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- I rely on fixed-rate CDs, which have an APY and maturity set when I put my money in them.
- However, variable-rate CDs and no-penalty CDs offer flexibility that may be worth considering.
- Bump-up CDs are another option that would allow me to switch to a higher APY partway through.
At the start of 2023, I decided that I wanted to minimize risk in my financial portfolio as much as possible. I was eager to increase my net worth in a steady and predictable way. That’s why I decided to move money from investments and my high-yield savings account into CDs.
So far this year, CD rates have been increasing and I’ve managed to secure CDs with rates that range from 4.75% to 5.5% APY.
But as I started to do more research, I learned that there are four main types of CDs to choose from. To make sure I was selecting the right CDs for my financial goals, I met with certified financial planner Christopher Manske, who explained what makes each type of CD different and the benefits of each one.
Understand your current liquidity before picking a CD
Before browsing the different types of CDs and picking the ones you want to go with, Manske advised first understanding your liquidity needs.
“For example, if you have a short-term need, like you plan to buy an expensive item in the next three months, you might look at CDs that will mature by then so you can get your money back to make your purchase,” he said.
However, if you have enough cash to pay for the item in three months, or if liquidity isn’t an issue for you, then you can go with a CD that has a longer maturity date. Once you have a pulse on that, Manske said you can then decide what type of CD is best for you.
1. Fixed-rate CDs
The type of CD that I’ve relied on are fixed-rate CDs. Manske explained that those are CDs with a pre-determined interest rate for a set length of time. For example, a CD might offer a 5% APY with a 12-month maturity.
“A common mistake people make with fixed-rate CDs is that they think they will get the stated interest over the length of the CD, but that’s not always the case,” he said. “CD interest rates are for a 12-month period.”
For example, Manske said that if you took out a CD that has a 3% APY for six months and put $100 in, at the maturity date, you won’t have $103; you’ll have $101.49.
However, Manske said that this type of CD is great for a person who values predictability.
“With fixed-rated CDs, people can know exactly how much money they will earn,” he said. “There’s no variation or deviation.”
2. Variable-rate CD
Because I’ve been mostly risk-averse with my CDs, one type that I’ve never tried are variable-rate CDs. Manske explained that these are CDs with rates that are tied to an index, like the S&P 500, and as the index moves, the amount of interest the CD pays out changes. The interest rate can go up and down throughout the CD’s maturity.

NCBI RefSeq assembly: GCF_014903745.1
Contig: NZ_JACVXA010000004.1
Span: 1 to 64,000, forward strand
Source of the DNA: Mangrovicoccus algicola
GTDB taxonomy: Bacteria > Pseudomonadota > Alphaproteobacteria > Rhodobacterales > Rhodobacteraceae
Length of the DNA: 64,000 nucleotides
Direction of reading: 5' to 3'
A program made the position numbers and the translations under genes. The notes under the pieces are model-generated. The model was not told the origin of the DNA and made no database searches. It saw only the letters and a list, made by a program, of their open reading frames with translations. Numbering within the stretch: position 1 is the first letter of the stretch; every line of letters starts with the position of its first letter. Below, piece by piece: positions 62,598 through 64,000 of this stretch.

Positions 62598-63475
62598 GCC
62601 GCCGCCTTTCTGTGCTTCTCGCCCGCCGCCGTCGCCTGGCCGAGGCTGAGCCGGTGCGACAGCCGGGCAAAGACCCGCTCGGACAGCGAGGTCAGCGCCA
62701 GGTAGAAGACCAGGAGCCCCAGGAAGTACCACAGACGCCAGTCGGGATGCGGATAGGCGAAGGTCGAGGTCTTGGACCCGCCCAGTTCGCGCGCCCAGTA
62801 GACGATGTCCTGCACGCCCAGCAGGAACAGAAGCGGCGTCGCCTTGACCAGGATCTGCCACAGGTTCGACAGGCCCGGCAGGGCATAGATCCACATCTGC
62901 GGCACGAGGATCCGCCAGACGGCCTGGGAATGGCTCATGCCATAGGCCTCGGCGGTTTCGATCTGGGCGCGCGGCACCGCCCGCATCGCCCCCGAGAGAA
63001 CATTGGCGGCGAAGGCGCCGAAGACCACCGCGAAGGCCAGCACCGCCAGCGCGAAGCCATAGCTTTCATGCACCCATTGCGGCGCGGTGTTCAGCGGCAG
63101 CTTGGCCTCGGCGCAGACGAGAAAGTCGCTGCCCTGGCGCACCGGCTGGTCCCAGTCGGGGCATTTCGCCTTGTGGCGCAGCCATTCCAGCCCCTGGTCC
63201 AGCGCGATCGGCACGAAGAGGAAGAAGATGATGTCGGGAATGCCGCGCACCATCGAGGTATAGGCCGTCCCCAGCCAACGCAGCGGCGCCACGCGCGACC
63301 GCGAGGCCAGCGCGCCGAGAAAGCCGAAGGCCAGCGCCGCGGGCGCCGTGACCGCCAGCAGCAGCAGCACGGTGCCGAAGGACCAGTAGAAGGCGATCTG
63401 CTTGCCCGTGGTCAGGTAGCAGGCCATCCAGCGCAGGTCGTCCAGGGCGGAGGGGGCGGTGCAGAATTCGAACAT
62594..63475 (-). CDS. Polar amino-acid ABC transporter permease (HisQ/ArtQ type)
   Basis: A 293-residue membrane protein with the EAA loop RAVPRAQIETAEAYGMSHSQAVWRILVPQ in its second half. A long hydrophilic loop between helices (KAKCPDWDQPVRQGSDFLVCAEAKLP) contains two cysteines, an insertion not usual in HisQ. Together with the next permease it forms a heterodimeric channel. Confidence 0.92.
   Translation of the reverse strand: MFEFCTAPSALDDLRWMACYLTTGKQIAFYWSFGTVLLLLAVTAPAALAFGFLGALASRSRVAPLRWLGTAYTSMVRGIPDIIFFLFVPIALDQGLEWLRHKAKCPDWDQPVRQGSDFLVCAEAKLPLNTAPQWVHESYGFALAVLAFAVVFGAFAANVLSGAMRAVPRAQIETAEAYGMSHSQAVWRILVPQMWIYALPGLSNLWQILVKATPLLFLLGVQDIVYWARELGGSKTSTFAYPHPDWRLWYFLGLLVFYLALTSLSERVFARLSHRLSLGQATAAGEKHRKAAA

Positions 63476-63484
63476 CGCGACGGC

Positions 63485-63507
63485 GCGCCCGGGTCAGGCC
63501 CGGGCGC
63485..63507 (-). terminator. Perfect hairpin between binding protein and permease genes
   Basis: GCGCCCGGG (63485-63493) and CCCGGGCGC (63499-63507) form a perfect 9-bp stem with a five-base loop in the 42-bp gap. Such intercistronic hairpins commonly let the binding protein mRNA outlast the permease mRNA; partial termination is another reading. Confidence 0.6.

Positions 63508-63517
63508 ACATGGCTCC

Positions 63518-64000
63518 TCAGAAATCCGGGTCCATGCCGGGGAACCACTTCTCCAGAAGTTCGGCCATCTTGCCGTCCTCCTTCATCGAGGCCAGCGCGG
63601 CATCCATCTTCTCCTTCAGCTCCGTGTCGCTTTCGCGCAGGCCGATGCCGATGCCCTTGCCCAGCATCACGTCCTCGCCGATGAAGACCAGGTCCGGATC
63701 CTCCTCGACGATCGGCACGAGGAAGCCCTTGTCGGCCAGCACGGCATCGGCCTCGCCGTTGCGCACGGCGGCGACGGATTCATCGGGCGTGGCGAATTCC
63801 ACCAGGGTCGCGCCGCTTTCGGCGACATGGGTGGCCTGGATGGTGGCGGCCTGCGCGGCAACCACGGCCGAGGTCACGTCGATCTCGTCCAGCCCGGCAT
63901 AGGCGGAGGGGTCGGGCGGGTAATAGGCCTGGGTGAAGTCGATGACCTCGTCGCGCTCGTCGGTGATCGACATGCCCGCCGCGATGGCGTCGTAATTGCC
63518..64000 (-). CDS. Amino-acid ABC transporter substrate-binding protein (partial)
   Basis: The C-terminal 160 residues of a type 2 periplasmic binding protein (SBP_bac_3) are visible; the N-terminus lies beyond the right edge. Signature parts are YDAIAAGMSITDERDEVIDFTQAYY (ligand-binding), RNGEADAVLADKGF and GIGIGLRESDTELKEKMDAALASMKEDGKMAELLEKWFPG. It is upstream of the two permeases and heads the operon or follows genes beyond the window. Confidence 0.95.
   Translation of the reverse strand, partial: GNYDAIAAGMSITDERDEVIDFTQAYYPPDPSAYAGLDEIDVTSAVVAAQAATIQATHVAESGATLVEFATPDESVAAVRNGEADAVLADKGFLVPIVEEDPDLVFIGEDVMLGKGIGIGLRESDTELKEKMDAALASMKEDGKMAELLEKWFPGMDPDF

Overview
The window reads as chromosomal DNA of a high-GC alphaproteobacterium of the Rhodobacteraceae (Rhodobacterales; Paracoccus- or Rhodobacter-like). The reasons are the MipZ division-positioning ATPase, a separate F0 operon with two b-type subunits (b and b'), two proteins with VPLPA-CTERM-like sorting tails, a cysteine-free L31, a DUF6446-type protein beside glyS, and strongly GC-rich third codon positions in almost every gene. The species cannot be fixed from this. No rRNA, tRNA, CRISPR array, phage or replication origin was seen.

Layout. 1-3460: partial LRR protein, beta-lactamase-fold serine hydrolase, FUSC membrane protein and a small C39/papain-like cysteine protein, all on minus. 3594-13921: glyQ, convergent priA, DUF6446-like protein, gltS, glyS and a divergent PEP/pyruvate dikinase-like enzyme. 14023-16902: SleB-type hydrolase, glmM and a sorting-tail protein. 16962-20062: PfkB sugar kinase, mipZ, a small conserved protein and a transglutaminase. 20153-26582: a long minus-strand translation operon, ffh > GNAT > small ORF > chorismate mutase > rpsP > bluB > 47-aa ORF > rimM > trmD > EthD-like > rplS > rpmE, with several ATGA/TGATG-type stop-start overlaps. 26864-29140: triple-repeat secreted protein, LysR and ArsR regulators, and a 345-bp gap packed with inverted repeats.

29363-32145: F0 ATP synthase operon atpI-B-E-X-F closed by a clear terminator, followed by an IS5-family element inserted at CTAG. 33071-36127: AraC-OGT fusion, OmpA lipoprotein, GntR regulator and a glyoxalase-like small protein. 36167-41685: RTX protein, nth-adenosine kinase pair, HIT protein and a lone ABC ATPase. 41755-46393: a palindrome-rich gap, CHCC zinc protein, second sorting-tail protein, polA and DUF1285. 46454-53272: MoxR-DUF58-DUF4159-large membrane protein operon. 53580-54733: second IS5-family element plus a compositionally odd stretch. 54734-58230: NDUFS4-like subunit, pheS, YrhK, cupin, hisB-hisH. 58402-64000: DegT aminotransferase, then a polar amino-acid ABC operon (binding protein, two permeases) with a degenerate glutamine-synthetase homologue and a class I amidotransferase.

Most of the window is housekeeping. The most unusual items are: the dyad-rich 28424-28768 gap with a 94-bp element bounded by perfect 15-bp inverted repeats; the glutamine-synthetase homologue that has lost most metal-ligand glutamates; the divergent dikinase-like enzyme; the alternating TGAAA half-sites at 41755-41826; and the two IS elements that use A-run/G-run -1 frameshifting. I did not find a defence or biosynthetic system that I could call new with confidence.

“It’s not as simple as seeing the index up by 10% and thinking your CD is making 10% more,” he said. “It’s prorated and percentage-based.”
Manske shared that people who have a little bit of a risk appetite and are comfortable with the interest rate on their CD going up or down might decide to use a variable-rate CDs.
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3. Bump-up CD
If you want a little more flexibility with your CD terms, Manske said you might decide to choose a bump-up CD, which lets you increase the interest rate once before maturity. However, bump-up CDs with longer terms might allow multiple rate adjustments.
For example, if you get a one-year CD paying 5% with the option to bump up, Manske said you can pay attention to CD rates and elect to update it if the rates rise.
However, he doesn’t see many people buying bump-up CDs, because they require them to babysit the CD rates and then to go through the administrative process with the bank to change the CD to the higher rate, which can be an involved process.
4. No-penalty CD
For a person who isn’t able to lock up their money for a set term and doesn’t want to deal with a penalty if they need to take out their cash sooner than the maturity rate, Manske recommended looking into liquid CDs, also known as no-penalty CDs.
“While liquid CDs don’t give you as high of an interest rate as other CDs, you are able to pull your liquid out at almost any time,” he said. “Usually within a matter of a couple of days of putting money into the CD.”
You’re able to take out your money from a no-penalty CD without any fees or penalties.
“This CD is usually an option for someone who doesn’t have a lot of capital or is in a tight place with their money at the moment,” he said. “You can get a little more in a liquid CD than just keeping the cash in a checking account.”
After learning about these CD options and thinking about my liquidity for the coming year, I decided to stick with primarily fixed-rate CDs and try out one or two variable-rate CDs to see how my money performs.